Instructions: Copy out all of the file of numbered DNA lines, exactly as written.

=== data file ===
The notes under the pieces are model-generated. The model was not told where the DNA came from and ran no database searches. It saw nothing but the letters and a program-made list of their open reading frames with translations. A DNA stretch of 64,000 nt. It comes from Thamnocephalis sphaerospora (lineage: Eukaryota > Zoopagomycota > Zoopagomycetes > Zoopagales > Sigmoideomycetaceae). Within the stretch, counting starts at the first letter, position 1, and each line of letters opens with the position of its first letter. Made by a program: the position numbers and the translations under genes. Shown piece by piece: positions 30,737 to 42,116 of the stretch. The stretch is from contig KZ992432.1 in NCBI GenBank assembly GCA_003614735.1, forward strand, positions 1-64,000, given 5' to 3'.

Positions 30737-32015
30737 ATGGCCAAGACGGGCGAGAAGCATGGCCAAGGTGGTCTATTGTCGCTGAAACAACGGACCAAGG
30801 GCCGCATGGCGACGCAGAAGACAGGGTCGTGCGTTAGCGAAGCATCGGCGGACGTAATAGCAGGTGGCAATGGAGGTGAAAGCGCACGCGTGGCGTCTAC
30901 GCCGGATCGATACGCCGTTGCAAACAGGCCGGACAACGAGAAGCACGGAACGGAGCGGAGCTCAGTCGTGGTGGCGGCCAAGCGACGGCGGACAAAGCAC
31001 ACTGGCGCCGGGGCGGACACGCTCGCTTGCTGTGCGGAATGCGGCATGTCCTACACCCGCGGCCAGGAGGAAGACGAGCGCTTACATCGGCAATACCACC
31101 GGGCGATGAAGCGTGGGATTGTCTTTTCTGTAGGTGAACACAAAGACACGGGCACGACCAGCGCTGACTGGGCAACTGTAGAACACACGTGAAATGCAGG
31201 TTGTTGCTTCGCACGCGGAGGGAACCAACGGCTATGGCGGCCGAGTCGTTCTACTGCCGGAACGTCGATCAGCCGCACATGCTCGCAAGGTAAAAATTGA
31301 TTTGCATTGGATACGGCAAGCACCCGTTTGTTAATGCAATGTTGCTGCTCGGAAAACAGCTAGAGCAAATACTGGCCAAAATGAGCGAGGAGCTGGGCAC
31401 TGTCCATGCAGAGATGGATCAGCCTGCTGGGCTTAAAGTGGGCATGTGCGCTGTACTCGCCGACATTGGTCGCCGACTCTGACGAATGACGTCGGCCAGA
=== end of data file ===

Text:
The notes under the pieces are model-generated. The model was not told where the DNA came from and ran no database searches. It saw nothing but the letters and a program-made list of their open reading frames with translations. A DNA stretch of 64,000 nt. It comes from Thamnocephalis sphaerospora (lineage: Eukaryota > Zoopagomycota > Zoopagomycetes > Zoopagales > Sigmoideomycetaceae). Within the stretch, counting starts at the first letter, position 1, and each line of letters opens with the position of its first letter. Made by a program: the position numbers and the translations under genes. Shown piece by piece: positions 30,737 to 42,116 of the stretch. The stretch is from contig KZ992432.1 in NCBI GenBank assembly GCA_003614735.1, forward strand, positions 1-64,000, given 5' to 3'.

Positions 30737-32015
30737 ATGGCCAAGACGGGCGAGAAGCATGGCCAAGGTGGTCTATTGTCGCTGAAACAACGGACCAAGG
30801 GCCGCATGGCGACGCAGAAGACAGGGTCGTGCGTTAGCGAAGCATCGGCGGACGTAATAGCAGGTGGCAATGGAGGTGAAAGCGCACGCGTGGCGTCTAC
30901 GCCGGATCGATACGCCGTTGCAAACAGGCCGGACAACGAGAAGCACGGAACGGAGCGGAGCTCAGTCGTGGTGGCGGCCAAGCGACGGCGGACAAAGCAC
31001 ACTGGCGCCGGGGCGGACACGCTCGCTTGCTGTGCGGAATGCGGCATGTCCTACACCCGCGGCCAGGAGGAAGACGAGCGCTTACATCGGCAATACCACC
31101 GGGCGATGAAGCGTGGGATTGTCTTTTCTGTAGGTGAACACAAAGACACGGGCACGACCAGCGCTGACTGGGCAACTGTAGAACACACGTGAAATGCAGG
31201 TTGTTGCTTCGCACGCGGAGGGAACCAACGGCTATGGCGGCCGAGTCGTTCTACTGCCGGAACGTCGATCAGCCGCACATGCTCGCAAGGTAAAAATTGA
31301 TTTGCATTGGATACGGCAAGCACCCGTTTGTTAATGCAATGTTGCTGCTCGGAAAACAGCTAGAGCAAATACTGGCCAAAATGAGCGAGGAGCTGGGCAC
31401 TGTCCATGCAGAGATGGATCAGCCTGCTGGGCTTAAAGTGGGCATGTGCGCTGTACTCGCCGACATTGGTCGCCGACTCTGACGAATGACGTCGGCCAGA